A ninja may not be the first person to turn to when you have questions about online business models, but the podcast Ask A Ninja -- which you can download on Apple's (NASDAQ:AAPL) iTunes -- is exactly where technology business website RedHerring did turn.

Online content has become a battleground for both traditional media and new-media up-and-comers. In 2005, News Corp. (NYSE:NWS), which owns the Fox group of film and TV properties, purchased social networking site MySpace.com. Last year, search giant Google (NASDAQ:GOOG) paid $1.65 billion to bring online video site YouTube into its fold. Many of the most popular sites, including MySpace competitor Facebook, are still private, although there has been plenty of talk of takeovers.

The big question for these online firms is: How can they turn online popularity into bankable dollars? Well, if you were to ask a ninja, he might tell you advertising is still the way to go. Kent Nichols, one of the creators of Ask A Ninja, told RedHerring that his site is grossing nearly $100,000 per month in advertising revenue thanks to 2.7 million downloads per month.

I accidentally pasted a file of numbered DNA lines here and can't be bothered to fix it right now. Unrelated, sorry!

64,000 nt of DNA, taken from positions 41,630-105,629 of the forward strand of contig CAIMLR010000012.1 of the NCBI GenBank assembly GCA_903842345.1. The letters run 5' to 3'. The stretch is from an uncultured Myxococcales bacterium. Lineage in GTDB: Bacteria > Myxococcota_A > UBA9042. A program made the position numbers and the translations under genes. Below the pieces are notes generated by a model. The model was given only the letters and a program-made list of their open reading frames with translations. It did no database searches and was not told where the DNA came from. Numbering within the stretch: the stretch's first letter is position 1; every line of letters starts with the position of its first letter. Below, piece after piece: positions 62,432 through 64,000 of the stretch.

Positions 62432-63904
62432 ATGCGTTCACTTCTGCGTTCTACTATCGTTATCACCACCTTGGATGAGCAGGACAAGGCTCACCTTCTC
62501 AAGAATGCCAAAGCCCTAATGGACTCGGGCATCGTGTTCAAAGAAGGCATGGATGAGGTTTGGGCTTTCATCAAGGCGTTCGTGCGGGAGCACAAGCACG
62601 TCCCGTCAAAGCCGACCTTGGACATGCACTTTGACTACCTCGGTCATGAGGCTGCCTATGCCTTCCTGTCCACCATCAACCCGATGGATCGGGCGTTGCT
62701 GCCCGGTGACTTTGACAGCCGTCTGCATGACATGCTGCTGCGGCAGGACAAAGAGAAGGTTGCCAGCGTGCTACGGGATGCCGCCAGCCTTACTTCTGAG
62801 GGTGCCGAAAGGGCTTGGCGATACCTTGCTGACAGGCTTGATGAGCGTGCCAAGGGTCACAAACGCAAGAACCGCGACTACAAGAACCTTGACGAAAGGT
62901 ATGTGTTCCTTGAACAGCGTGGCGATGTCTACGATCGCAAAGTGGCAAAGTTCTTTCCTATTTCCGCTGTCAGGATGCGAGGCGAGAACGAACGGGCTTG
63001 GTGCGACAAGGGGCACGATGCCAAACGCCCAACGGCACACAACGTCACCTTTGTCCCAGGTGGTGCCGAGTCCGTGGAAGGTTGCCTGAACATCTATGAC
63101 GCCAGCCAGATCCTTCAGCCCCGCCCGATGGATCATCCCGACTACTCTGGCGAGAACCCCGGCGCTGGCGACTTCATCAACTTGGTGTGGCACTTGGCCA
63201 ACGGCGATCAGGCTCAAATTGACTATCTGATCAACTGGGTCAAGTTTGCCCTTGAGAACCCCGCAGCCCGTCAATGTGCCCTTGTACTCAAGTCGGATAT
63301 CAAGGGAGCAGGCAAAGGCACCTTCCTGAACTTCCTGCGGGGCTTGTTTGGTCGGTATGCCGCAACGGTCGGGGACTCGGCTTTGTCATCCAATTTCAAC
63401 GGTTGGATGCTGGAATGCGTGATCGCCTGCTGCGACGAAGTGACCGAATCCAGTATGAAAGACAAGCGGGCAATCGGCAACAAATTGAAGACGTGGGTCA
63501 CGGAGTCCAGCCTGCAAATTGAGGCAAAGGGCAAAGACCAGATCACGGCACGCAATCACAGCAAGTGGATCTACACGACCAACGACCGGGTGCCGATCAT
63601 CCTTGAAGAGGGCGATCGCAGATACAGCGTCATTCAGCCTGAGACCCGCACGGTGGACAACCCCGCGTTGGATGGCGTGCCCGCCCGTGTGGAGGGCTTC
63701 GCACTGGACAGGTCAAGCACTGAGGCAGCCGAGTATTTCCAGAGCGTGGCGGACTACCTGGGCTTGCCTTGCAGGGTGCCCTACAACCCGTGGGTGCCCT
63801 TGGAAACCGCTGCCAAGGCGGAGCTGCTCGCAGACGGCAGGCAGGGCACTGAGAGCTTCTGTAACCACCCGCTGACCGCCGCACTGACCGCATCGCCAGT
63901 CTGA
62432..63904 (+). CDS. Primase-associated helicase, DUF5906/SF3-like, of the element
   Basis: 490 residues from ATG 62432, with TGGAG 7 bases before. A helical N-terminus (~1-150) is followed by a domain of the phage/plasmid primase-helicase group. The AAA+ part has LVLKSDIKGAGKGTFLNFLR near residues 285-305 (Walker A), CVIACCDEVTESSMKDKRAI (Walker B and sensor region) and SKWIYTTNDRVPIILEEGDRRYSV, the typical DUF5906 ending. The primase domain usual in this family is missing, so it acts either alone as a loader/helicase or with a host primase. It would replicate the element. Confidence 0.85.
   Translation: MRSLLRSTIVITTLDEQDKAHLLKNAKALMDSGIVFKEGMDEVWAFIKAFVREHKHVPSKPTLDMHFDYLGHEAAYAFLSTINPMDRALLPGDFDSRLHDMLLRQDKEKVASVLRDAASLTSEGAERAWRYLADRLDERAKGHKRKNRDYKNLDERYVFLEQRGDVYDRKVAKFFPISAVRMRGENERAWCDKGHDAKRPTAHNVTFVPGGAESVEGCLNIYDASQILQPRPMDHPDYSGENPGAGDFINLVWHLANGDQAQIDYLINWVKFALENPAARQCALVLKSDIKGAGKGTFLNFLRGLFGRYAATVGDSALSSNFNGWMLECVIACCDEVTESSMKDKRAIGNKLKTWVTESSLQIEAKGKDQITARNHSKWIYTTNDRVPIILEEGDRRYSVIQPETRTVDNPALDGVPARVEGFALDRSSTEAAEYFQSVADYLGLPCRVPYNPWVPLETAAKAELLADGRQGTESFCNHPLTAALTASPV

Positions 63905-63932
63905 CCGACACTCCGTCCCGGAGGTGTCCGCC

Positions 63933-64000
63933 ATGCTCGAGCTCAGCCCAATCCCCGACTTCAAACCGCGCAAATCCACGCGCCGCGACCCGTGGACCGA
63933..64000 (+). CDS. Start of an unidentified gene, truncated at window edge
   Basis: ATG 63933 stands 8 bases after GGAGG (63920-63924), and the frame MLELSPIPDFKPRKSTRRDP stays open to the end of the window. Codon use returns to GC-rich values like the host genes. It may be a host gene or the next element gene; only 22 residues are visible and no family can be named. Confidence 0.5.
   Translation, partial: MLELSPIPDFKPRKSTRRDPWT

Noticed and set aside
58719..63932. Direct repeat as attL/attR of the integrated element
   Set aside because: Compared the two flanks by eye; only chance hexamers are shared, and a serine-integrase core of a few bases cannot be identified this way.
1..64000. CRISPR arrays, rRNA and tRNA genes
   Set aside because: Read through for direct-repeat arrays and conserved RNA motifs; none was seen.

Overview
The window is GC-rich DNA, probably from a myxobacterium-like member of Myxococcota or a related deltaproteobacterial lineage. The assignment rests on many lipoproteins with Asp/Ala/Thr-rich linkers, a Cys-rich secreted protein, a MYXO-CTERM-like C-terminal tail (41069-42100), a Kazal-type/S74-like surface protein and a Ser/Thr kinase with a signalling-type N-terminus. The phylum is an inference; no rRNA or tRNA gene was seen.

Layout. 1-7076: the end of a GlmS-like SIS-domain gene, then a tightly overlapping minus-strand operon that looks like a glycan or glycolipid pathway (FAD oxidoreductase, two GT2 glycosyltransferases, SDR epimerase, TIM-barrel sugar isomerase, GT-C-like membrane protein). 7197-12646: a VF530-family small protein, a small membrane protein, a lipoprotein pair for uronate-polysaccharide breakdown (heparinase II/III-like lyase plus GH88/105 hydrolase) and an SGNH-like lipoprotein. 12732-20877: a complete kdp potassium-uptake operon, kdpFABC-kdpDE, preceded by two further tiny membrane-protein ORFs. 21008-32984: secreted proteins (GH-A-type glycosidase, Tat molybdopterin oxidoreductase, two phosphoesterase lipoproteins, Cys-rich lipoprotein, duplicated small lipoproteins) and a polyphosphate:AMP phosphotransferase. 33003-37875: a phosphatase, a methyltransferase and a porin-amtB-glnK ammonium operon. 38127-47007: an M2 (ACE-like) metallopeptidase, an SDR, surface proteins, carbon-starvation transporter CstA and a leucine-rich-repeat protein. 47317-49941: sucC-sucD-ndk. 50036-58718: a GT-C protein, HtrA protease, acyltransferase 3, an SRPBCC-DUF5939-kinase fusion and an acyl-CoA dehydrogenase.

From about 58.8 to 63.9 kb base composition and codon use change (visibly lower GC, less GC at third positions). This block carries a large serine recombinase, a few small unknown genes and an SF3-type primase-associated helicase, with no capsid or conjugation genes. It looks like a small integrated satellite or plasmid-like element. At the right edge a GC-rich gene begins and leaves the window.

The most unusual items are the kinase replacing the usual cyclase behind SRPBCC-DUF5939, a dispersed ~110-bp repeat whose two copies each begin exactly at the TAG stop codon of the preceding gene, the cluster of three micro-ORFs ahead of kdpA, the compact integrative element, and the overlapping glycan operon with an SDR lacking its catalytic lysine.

According to Nichols, Ask A Ninja has been talking with some traditional Hollywood outfits, but he also emphasized:

I think people need to also realize that you can make good money by taking it independent on the web. We're already making seven figures by merchandising and advertising on the web. We're getting seen by as many people as some cable TV shows.

You might not need a ninja to tell you why advertising works especially well for small operations, but with the recent shift made by AOL -- a division of Time Warner (NYSE:TWX) -- to an advertising-based model, we'll see if advertising is the way to go for large companies as well.  

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Fool contributor Matt Koppenheffer owns shares of News Corp., but does not own shares of any other company mentioned. You can visit Matt on the Fool's CAPS service here, or check out his blog here.

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